Recent Oil and Gas Regulatory Developments in Alberta


What follows is a brief overview of significant oil and gas regulatory developments occurring between April and November, 2005.  The scope is limited to consideration of Alberta Energy and Utilities Board ("EUB") decisions and policy changes, and judicial appeals of EUB and other regulatory decisions.

Judicial Decisions

Imperial Oil Resources Ltd. v. 8261617 Alberta Inc.[1]

This decision involved an appeal by Imperial Oil Resources Ltd. ("Imperial") from a decision of the Surface Rights Board ("SRB") which held that, as operator, Imperial was required to increase the compensation payable under certain surface leases.  As part of its appeal, Imperial argued that the SRB's decision was not supported by the evidence before it.

The Court found that in determining compensation, the SRB must consider the loss of use of the area under the lease and the adverse effect of the area under the lease on the remaining land, specifically the nuisance that might be caused by operations.  With these considerations in mind, the Court found that in making its decision, the SRB, without providing reasons, preferred the limited pattern of dealings suggested by the surface owner and in doing so, overlooked relevant evidence.  The Court found that while the SRB has a wide discretion to set compensation, it should have focused more on the loss of use and adverse effect.  Additionally, the Court found that although consideration of a pattern of dealing is a well established method of determining compensation, the SRB should have set compensation on the basis of a more generally accepted pattern of dealings in the area than that which was provided by the surface owner.  On the basis of the foregoing, the Court reduced the compensation payable by Imperial.

ATCO Gas and Pipelines Ltd. v. Alberta (Energy and Utilities Board)[2]

In 1959, the Board of Public Utilities Commissioners held that Carbon underground natural gas storage facilities ("Carbon") were  regulated assets.  In 2001, ATCO Gas and Pipelines Ltd. ("ATCO") applied to the EUB to have Carbon removed from EUB regulation.  This application was denied and the EUB held that Carbon was to remain within its jurisdiction until ATCO brought a successful application to sell Carbon.  In 2003, ATCO applied to the EUB for approval of a Carbon storage plan.  As part of its written argument, ATCO sought a separate process to consider the EUB's jurisdiction over Carbon.  In response, the EUB found that the application did not raise a jurisdictional issue and that as a result of the lack of opportunity to present evidence, hear argument and consider past acrimonious proceedings, it could not address ATCO's argument.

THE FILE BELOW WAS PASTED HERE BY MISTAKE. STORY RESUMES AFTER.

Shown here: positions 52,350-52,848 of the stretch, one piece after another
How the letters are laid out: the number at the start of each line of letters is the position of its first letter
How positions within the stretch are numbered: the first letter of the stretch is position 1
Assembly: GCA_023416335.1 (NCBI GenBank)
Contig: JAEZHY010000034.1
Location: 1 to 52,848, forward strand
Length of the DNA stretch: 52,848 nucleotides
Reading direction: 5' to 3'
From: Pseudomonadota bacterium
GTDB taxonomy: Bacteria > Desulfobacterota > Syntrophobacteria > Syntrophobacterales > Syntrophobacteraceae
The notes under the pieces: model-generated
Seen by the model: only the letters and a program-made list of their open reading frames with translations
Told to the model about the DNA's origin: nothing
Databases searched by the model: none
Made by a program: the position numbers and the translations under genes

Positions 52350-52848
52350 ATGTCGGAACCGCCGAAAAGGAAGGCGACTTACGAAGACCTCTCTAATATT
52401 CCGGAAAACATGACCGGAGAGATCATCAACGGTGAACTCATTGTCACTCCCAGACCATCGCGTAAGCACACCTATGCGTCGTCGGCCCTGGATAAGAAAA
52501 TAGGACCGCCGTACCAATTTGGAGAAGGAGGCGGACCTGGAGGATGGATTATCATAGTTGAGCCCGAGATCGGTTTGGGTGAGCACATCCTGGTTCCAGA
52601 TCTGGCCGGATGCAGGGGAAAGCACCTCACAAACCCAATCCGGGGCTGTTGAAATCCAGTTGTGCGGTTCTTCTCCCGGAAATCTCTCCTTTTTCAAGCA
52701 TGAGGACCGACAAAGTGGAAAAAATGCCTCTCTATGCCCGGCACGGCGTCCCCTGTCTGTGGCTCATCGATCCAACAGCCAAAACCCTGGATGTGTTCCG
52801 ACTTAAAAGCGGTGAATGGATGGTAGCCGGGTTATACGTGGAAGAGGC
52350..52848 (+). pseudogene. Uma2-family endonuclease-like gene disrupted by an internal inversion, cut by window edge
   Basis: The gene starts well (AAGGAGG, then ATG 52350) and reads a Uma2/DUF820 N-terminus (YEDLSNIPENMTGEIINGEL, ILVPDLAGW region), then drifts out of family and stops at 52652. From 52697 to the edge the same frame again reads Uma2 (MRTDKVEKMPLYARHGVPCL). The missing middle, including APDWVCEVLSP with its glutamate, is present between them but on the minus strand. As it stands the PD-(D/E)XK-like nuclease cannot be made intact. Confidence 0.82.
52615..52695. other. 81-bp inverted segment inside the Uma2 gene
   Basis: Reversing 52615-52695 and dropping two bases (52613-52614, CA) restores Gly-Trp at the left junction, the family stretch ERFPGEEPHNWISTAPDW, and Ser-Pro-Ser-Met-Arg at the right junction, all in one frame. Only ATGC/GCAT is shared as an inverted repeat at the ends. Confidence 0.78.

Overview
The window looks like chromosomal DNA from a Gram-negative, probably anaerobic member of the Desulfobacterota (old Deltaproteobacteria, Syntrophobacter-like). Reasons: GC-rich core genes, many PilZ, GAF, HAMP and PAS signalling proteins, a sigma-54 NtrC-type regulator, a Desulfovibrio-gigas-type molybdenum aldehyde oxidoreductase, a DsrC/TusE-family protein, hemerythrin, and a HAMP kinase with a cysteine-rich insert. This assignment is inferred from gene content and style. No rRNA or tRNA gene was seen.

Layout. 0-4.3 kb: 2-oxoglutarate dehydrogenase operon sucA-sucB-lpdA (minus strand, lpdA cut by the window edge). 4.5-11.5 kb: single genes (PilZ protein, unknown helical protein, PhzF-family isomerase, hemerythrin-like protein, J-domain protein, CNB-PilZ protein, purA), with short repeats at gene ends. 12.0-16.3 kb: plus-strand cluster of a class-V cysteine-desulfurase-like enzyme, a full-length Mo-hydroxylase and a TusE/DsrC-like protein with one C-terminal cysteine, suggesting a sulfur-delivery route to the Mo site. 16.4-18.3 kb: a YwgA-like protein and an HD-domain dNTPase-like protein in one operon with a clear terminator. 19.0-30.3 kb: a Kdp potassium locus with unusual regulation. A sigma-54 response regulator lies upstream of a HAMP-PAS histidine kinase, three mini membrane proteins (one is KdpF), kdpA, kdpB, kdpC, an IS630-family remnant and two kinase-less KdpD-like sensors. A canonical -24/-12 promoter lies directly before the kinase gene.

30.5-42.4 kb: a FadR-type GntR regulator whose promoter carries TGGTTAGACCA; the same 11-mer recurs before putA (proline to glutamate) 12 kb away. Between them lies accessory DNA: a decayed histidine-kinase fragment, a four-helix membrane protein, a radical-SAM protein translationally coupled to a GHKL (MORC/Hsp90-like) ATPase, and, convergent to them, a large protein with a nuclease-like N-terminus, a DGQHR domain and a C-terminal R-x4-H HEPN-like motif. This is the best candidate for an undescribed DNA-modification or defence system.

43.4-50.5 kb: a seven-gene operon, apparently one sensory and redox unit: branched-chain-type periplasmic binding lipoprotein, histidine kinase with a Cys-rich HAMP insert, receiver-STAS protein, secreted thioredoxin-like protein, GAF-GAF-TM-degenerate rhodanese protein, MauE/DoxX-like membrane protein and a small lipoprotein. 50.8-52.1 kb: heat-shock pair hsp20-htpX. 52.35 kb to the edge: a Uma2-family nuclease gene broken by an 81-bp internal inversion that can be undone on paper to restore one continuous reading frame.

ATCO appealed the EUB's decision to refuse to provide direction. In its appeal, ATCO argued that the EUB erred by ignoring the jurisdiction issue and that the EUB's decision was arbitrary and capricious given the fact that it ignored the Roles, Relationships, and Responsibilities Regulation Alta. Reg. 186/200. 

The Court found that the EUB did not err by refusing to deal with the issue of its jurisdiction over Carbon.  The EUB has the authority to determine its own procedure and hearing schedule and ATCO did not follow that procedure.  Furthermore, it would have been inappropriate for the EUB to decide this important issue without complete argument and evidence and the EUB was therefore within its jurisdiction not to decide the issue until a proper application was made.  Finally, the Court found that the EUB was not required to consider the Roles, Relationships, and Responsibilities Regulation Alta Reg. 186/200 as it was not raised by ATCO in accordance with proper procedure.